WASHINGTON (AP) -- The Supreme Court on Wednesday slashed the $2.5 billion punitive damages award in the 1989 Exxon Valdez disaster to $500 million. ...

Souter said a penalty should be ''reasonably predictable'' in its severity.

Exxon asked the high court to reject the punitive damages judgment, saying it already has spent $3.4 billion in response to the accident that fouled 1,200 miles of Alaska coastline.

The Supreme Court divided on its decision, 5-3, with Justice Samuel Alito taking no part in the case because he owns Exxon stock. ...

The commercial fishermen, Native Alaskans, landowners, businesses and local governments involved in the lawsuit have each received about $15,000 so far ''for having their lives and livelihood destroyed and haven't received a dime of emotional-distress damages,'' their Supreme Court lawyer, Jeffrey Fisher, said when the court heard arguments in February.

Buffet on CNBC says speculation has nothing to do with the price. Stated that if they totally closed down the trading (NYMEX, etc) the price would not change. He is the dems guru when he says raise taxes and helps fund their campaigns. It will be interesting how they respond to this. Also, states that so-called windfall profits taxes make no sense. But, he wants increased payroll taxes (which are supposedly "insurance" payments per Supreme Court decision) and increased taxes on the "rich."

Just a suggestion: how about a decrease in the number of clueless articles linked. IMO everyone realizes at this point that there are a lot of highly paid morons/liars discussing the energy topic. IMO these articles don't move the discussion forward, rather they are frustrating.

NO Please! The articles, posted by Leanan every day, are what I really look forward to. These are NEWS articles and regardless of the intelligence of their authors gives us a true picture of what people are thinking about the oil situation. Also many of the articles are simply news releases from oil producing nations or other people in the oil business. I find them absolutely invaluable. Or at least far more valuable than a lot of the idle chatter by most posters.

Ron Patterson

Absolutely right BrianT...What we need here is more group think! Anyone that disagrees with anything said by the 'favored ones' here should be kicked off this site.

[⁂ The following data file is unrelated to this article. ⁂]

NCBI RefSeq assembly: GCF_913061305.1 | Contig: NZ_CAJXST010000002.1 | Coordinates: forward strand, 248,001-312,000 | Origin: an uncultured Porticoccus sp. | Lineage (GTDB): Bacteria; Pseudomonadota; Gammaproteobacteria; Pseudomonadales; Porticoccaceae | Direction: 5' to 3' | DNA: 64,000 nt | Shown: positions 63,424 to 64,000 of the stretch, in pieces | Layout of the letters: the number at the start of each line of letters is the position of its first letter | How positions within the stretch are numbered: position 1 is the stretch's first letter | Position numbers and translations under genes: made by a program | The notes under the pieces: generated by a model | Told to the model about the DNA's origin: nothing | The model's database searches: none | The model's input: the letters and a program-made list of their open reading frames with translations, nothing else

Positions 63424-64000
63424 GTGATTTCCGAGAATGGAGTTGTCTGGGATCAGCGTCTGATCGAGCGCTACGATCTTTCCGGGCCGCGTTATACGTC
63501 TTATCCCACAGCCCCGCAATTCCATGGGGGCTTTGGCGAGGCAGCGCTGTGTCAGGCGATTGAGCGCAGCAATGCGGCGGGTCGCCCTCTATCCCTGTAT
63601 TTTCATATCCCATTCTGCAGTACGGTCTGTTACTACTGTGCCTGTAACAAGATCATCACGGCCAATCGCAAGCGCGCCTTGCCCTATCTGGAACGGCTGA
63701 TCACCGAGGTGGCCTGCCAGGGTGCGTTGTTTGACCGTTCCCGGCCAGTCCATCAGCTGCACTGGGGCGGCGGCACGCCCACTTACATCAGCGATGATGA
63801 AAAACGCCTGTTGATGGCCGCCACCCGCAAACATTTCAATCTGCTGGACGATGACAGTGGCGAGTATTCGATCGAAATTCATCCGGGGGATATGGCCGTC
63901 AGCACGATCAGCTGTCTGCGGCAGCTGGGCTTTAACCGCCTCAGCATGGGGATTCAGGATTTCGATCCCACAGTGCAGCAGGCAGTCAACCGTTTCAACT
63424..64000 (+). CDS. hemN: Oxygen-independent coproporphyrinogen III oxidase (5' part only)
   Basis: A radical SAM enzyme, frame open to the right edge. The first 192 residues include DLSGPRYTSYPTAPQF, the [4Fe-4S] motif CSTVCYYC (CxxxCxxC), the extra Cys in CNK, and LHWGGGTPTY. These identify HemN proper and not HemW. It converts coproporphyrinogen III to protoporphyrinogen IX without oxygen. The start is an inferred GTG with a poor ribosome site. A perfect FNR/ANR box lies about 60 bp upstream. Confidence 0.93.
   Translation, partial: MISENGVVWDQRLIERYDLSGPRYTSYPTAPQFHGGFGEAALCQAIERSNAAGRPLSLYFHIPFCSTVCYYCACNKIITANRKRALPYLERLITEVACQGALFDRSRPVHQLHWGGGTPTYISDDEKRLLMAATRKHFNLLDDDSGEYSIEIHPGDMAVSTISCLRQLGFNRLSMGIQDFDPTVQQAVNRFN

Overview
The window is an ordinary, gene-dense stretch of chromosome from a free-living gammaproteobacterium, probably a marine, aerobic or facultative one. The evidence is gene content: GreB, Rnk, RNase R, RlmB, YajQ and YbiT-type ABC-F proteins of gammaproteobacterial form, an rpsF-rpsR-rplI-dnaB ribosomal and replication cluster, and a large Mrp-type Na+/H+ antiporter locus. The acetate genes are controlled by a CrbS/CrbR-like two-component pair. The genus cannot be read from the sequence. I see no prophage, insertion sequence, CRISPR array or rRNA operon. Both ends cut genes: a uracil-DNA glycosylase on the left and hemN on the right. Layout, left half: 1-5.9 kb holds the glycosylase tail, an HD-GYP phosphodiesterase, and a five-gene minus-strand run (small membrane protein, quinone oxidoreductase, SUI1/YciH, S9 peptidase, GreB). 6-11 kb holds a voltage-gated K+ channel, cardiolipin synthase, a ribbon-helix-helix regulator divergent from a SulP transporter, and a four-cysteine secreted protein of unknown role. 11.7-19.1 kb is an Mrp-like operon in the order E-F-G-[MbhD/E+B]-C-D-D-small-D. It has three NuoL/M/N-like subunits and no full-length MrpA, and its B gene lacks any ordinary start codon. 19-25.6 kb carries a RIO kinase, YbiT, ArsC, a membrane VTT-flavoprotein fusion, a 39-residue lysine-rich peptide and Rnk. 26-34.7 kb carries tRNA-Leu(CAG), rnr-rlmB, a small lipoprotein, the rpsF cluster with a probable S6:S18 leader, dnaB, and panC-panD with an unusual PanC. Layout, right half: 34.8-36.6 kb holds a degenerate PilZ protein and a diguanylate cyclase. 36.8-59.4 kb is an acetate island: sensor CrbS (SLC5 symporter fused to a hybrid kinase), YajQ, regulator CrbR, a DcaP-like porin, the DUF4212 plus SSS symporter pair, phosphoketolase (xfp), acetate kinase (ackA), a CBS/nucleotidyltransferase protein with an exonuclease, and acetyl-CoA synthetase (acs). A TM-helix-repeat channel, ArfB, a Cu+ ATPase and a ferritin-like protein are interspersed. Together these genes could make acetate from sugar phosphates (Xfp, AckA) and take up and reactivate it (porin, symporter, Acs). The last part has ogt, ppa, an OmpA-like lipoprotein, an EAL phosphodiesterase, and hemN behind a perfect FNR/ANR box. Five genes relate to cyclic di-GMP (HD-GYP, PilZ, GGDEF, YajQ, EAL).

I have had a sufficient dose of group think for the day. Time to get out a Harley and burn up some gas while I can still get it. I will let you know if their is no gas available at the stations.

it's not about reinforcing group think

it's about informed debate... when you're not having an informed debate, people are pulling stuff out of their asses, then it's not really adding value... i believe is the point being made

i can see the point - i have to say i skip over most of the clueless articles, as i know the points being spouted and the arguments both ways... with the general NO PEAK arguments... where there are articles where people are trying to make a fact based and researched based argument as to why production can grow - i find them worthwhile to read, though find the comments helpful on here that point to counter-arguments where relevant

but there are a lot of clueless voices out there and they get boring after a while

Many people who are talking about the oil market are clueless.
It is frustrating to sift through much of the bunk, but it is important to remain outward facing. Challenging our own comfort level is critical to remaining relevant. These banal arguments still have meaning to many people who in many cases are very smart, but who have paid little attention to the oil market.

The New York Times this morning also has an article on gas "tourism" to Mexico, covering El Paso and Ciudad Juarez instead of San Diego/Tijuana.

At the Servicio Herrera service station here, the manager, Jorge Salinas, estimated that Americans were now 30 percent of his customers. They arrive at all hours, Mr. Salinas said, from 6 a.m. to midnight.

I wonder how long that will continue. Saving on a fill up now looks to be a high risk proposition.


kinda funny - - we sell them gas cuz they're underinvested in refineries and they sell it for less than they paid for it - - then "we" buy soem of it back. . .

a car sharing program should be a good way of mitigating peak oil. it should leave more money to cope with peak oil prices rises and take cars off the road.

Ithaca program offers way for residents to share cars